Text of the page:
Filipino chess prodigy making waves in Vegas tourney; So keeps lead | Global News

Filipino chess prodigy making waves in Vegas tourney; So keeps lead

/ 02:48 PM December 30, 2014


FIDE Master Alekhine Nouri, eight years old. FACEBOOK

LAS VEGAS, Nevada — Another Filipino chess prodigy is making waves in the 24th North American Open chess tournament at the Bally’s Resort Casino.

Eight-year old Alekhine Nouri jumped sections to a higher level after he scored two straight wins in the Under 1700 he was originally entered.


He won four more games and is among the front-runners in the Under 1900 section, although he was credited with only half points each with his two victories in the under 1700 section.


With five points, he is only a point behind the leader Corbin Gustafson with six points after six rounds. The first prize winner receives $7,000.


Born in Negros on December 12, 2005, and named after the great Russian grandmaster Alekhine, Nouri started playing chess at five under the tutelage of his father, Hamed Nouri, himself a FIDE master.

To give his son full attention, Hamed quit his job and moved the family to Metro Manila, where Alekhine earned a scholarship at Far Eastern University.

In June 2013, during the Asean Age Group Chess championships in Thailand, Nouri earned an outright FM title with his victory in the Open 8-under category, making him the youngest Filipino FIDE Master and the youngest FIDE Master in the world.

He and his father moved to California last year and his participation in the Las Vegas tournament is part of his preparations for the World Youth championships next year.


So held to a draw

Meanwhile, Wesley So was held to a draw after six straight to continue to hold the solo lead in the prestigious Open section.

With the white pieces, So maintained a slight advantage but decided to halve the point with the second seed, Chinese grandmaster Bu Xiangzhi whose rating of 2691 is just behind the Filipino’s top-rated 2772.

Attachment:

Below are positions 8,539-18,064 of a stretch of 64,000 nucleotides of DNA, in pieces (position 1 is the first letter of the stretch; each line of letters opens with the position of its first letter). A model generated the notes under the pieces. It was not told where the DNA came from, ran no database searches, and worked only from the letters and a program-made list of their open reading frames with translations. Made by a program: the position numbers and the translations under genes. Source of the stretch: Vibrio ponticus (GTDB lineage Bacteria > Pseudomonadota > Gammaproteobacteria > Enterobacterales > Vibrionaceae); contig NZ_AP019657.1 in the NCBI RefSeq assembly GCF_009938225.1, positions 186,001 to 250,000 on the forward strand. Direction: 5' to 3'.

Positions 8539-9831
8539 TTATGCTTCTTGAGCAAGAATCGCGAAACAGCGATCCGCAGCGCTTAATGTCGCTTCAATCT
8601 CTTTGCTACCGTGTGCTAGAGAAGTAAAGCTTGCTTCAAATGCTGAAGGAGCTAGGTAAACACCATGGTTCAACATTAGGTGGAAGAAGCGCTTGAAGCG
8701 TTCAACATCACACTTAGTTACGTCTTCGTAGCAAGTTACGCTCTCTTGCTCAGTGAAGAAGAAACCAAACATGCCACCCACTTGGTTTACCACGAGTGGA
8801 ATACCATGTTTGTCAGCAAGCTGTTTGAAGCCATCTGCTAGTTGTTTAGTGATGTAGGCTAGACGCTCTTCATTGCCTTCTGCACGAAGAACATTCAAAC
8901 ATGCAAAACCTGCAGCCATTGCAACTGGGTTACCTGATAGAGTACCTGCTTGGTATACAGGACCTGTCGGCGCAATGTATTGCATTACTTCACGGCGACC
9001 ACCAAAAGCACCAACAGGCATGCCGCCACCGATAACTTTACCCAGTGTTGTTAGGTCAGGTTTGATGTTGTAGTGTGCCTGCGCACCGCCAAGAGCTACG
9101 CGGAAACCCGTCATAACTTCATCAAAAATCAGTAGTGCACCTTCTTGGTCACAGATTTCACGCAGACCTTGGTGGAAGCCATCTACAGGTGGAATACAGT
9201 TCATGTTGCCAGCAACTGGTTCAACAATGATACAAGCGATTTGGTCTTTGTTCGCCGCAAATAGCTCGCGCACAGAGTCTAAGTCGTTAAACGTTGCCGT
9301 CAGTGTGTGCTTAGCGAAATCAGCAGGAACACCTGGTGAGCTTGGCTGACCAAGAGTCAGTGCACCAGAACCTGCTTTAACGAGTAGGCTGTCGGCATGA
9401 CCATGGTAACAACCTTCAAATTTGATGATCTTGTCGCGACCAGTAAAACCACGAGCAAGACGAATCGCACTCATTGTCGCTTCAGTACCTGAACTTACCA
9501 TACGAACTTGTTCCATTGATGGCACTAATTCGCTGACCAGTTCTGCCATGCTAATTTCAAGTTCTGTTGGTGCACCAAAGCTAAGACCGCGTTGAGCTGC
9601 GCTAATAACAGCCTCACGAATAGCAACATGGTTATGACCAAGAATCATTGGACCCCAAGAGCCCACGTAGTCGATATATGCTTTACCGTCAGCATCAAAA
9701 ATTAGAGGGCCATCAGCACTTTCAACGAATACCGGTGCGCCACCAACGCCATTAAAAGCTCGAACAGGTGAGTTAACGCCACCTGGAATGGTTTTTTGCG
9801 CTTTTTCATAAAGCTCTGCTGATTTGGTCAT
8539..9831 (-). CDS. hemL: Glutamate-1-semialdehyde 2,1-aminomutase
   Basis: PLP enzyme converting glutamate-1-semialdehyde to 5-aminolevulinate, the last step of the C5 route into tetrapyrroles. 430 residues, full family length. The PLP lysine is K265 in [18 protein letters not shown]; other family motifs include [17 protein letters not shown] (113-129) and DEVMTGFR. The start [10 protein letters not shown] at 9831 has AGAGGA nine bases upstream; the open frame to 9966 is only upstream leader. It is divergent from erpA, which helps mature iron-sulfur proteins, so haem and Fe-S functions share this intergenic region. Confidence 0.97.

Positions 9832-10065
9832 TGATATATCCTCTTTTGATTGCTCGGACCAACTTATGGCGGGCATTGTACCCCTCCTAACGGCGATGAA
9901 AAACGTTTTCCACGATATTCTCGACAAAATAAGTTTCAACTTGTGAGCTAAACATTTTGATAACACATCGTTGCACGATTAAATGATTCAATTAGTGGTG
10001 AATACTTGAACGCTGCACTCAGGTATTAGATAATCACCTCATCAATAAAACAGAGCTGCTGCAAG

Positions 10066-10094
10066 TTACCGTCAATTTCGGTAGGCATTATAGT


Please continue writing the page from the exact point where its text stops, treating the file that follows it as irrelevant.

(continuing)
The draw momentarily stopped the streaking So, who seemed invincible more than half-way through the five-day nine-round Swiss system tournament.


Wesley So (right) plays black against American grandmaster Sergey Erenburg in the fifth round of the North American chess tournament in Las Vegas. PHOTO BY JOSE MARIO C. ANOSA.

Two rounds are played each day in the tournament, which offers $10,000 to the first-place winner, a nice pocket money for So, if he wins, for the coming Tata Steel super-tournament in the Netherlands.

World champion Magnus Carlsen is playing there, along with some of the best chess players in the world, which promises to be a tough test for So, unlike so far here in Las Vegas.

Beats Erenburg

In the fifth round, playing black, he defeated American grandmaster Sergey Erenburg in 49 moves of a French Defense, Tarrasch Variation.

With white, he next chopped down a grandmaster from China, Zhou Jianchao, in 52 moves a Roy Lopez opening in the sixth round.

Grandmaster Enrico Sevillano is the second-best Filipino participant with five points while IM Ricardo de Guzman has 4.5 points.

Sevillano and de Guzman are both instructors at the NorCal House of Chess in California, where Nouri is a student.


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Wesley So turns chess pro, leading in Vegas meet

TAGS: Alekhine Nouri, FIDE, Magnus Carlsen, professional chess, Wesley So

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